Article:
( 1/2 stick, chilled)
4 3/4 cups
( one large can)
semi-sweet chocolate chips
( one bag, 2 cups)
11 1/2 ounces
milk chocolate chips
( one bag, 2 cups)
13 -14 ounces marshmallow creme (2 7 oz jars, may substitute 4 cups of mini-marshmallows) or 13 -14 ounces
( 2 7 oz jars, may substitute 4 cups of mini-marshmallows)
( walnuts, pecans, almonds, chopped -or- 8 oz bag)
imitation butter flavor extract
- Line a 13" x 9" pan with aluminum foil, butter the insides, and set aside.
- Place chips, vanilla & butter flavor, about half the marshmallow creme, chilled butter, and nuts into a LARGE saucepan or Pyrex glass dish and set aside (or in the refrigerator).
- Use Medium heat to bring the milk and sugar to a rolling boil while stirring constantly with a wooden spoon or single stem hand mixer.
- Add marshmallow creme - fold in - the boil will stop.
- Bring back to a rolling boil and continue to boil for 8 full minutes by the clock (start timing once all the marshmallow has completely dissolved and the boil has resumed). Use the lowest flame possible to keep the rolling boil. The mixture will expand and start to turn brown during the boil. If you get brown flakes in the mixture then turn down the heat a little and continue stirring.
- Remove from heat and pour hot mixture over chips, vanilla, butter, butter flavor, and nuts without scraping the sides of the hot saucepan.
- Mix thoroughly and pour into prepared pan.
- Cool 2-3 hours at room temperature.
- Remove from pan, remove foil, cut into squares. Store in an airtight container with wax paper dividers for up to 2 weeks. Makes about 4 pounds of fudge.
- * THE STUFF GROWS: After adding the Marshmallow Crème and butter to the hot milk/sugar solution, the volume will expand to almost twice the original volume. So use a sufficiently large sauce pan (4 quart or better). As the boil continues, the volume will begin to contract. Stirring is important to help distribute the heat throughout the mixture and prevent scorching.
- Remember, this recipe calls for two  sauce pans -- one to boil and one to mix.
- * YOU CAN SUBSTITUTE: If you don't have access to milk chocolate chips then you may use 24 ounces of semisweet chocolate chips - though it has a stronger chocolate taste. Two large Hershey bars (7 ounces each) will more than substitute for the milk chocolate chips. You can also use 24 ounces of white Chips for an excellent Vanilla Fudge. Don't be shy about substituting mini-marshmallows for the Marshmallow Crème.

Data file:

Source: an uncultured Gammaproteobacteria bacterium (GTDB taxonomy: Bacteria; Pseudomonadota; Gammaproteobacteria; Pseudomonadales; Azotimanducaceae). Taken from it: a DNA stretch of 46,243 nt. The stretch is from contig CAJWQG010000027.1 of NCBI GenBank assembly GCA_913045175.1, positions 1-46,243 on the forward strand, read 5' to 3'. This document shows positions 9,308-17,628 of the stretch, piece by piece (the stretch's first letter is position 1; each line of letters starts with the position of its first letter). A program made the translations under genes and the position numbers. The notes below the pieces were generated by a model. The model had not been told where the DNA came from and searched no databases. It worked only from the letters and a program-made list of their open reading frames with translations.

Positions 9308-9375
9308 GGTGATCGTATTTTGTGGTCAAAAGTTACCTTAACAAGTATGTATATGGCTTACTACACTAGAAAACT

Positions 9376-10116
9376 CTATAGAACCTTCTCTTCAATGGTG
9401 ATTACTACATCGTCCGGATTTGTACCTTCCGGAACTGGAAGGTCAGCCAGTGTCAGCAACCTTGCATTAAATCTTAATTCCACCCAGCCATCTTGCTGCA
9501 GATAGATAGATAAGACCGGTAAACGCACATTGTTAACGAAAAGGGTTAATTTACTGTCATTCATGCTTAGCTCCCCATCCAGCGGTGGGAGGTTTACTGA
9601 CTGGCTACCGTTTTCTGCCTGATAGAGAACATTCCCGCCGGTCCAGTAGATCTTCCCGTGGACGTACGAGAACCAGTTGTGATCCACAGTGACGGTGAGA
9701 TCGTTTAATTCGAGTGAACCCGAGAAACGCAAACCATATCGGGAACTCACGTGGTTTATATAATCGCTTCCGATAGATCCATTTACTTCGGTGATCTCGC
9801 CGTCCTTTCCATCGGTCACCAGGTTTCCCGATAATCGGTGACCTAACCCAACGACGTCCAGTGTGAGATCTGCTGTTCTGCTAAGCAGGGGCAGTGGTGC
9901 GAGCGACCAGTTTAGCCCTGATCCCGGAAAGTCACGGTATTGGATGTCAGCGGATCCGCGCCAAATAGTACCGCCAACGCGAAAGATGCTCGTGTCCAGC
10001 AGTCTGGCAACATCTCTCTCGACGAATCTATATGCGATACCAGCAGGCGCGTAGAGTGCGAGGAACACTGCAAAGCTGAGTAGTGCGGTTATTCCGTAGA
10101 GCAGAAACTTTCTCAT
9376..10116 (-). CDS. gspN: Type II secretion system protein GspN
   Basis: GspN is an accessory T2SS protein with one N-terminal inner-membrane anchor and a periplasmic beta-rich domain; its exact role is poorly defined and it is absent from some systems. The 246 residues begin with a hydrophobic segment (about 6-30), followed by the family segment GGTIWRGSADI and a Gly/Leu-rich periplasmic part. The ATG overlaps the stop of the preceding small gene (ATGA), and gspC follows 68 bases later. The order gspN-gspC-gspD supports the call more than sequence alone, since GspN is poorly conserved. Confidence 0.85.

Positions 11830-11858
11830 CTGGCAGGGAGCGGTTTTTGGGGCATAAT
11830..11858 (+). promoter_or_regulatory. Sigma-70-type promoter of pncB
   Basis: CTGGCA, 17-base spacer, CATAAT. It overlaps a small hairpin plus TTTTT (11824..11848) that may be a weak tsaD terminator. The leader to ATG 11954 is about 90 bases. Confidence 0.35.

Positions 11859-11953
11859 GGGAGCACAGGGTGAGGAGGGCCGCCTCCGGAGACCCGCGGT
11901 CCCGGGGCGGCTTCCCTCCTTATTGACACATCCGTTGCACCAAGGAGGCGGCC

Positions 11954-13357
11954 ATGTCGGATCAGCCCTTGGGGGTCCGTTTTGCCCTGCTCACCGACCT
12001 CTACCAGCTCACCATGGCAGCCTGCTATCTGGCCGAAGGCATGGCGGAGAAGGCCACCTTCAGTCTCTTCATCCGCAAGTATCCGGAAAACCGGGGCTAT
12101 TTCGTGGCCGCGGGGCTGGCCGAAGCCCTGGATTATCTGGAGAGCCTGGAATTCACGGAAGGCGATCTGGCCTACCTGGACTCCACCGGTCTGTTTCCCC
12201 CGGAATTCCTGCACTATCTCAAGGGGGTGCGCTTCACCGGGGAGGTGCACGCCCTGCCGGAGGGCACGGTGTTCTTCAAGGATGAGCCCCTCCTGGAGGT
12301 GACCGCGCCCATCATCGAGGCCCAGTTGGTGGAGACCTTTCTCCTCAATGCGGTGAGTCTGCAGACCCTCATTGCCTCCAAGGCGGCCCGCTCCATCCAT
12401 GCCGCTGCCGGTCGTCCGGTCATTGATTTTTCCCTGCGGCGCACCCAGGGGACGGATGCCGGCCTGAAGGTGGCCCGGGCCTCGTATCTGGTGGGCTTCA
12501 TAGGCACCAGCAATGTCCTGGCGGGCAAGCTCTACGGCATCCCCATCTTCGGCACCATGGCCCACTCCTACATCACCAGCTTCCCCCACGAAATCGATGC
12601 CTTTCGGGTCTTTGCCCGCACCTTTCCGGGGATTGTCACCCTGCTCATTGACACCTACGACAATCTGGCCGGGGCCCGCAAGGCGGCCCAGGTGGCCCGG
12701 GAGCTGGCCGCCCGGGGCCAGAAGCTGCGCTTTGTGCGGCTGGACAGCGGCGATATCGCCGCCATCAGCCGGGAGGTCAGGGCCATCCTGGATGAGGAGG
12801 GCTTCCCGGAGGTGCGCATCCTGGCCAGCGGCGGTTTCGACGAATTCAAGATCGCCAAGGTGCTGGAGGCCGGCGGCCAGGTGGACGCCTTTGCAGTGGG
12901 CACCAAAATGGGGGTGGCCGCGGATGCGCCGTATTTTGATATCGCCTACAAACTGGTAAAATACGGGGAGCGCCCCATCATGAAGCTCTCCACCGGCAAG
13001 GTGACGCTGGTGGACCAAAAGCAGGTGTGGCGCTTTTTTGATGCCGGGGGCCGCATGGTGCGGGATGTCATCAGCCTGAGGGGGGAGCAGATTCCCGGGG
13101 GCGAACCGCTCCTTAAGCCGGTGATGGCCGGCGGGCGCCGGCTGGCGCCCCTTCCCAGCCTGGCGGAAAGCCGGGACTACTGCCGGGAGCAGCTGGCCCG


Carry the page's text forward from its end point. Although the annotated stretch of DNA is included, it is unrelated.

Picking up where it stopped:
- * MAKE HALF A BATCH: You may cut the recipe in half (using exactly 1/2 the amount of everything) but the boil time must be reduced to  full minutes by the clock. I would also recommend a 9" x 9" pan. You can also substitute 5 ounces of evaporated milk (one small can) for 6 ounce (half a large can).
- * PERSEVERE: This is a much more liquid mix (more 'soupy') than other fudge recipes and you might get discouraged midway. Keep going. I've nearly given up several times only to have it set extremely well once cast.
- * NERVOUS NELLY: If you're afraid this won't set (and it will) or if you just want a more firm fudge then bring the milk and sugar to a rolling boil for a full minute before adding the marshmallow. During the second boil (after the marshmallows are dissolved) go for 9 or 10 minutes. This will set very quickly and be a much firmer fudge.
- * DON'T PANIC: If you use a candy thermometer (and this recipes *does not call for a candy thermometer*) the temperature will not reach the normal 232-236°F found in other fudge recipes. It will attain something around 220-224°F Don't panic! This is a whole different way of making fudge. The mixture will set once cast.
- * STORAGE: Fudge will keep for up to two weeks at room temperature. You'll need to store it wrapped in waxed paper (cut it up into reasonable segments) and in an airtight container. Fudge will keep frozen for up to six months. When freezing fudge you'll need to wrap in waxed paper, store in a double-airtight container. I use double freezer Baggies. Thaw fudge at room temperature in its air-tight container -- it will take most of one day.
- * SOFTNESS: This produces a medium-hard fudge. If you prefer a softer fudge (or if the weather is especially dry on the day you make the fudge -- like snowing or you live in the desert) then boil for only  minutes instead of the recommended  minutes. Conversely, if you'd like a firmer fudge (or if the weather is especially damp on the day you make fudge) then boil for  minutes instead of the recommended  minutes.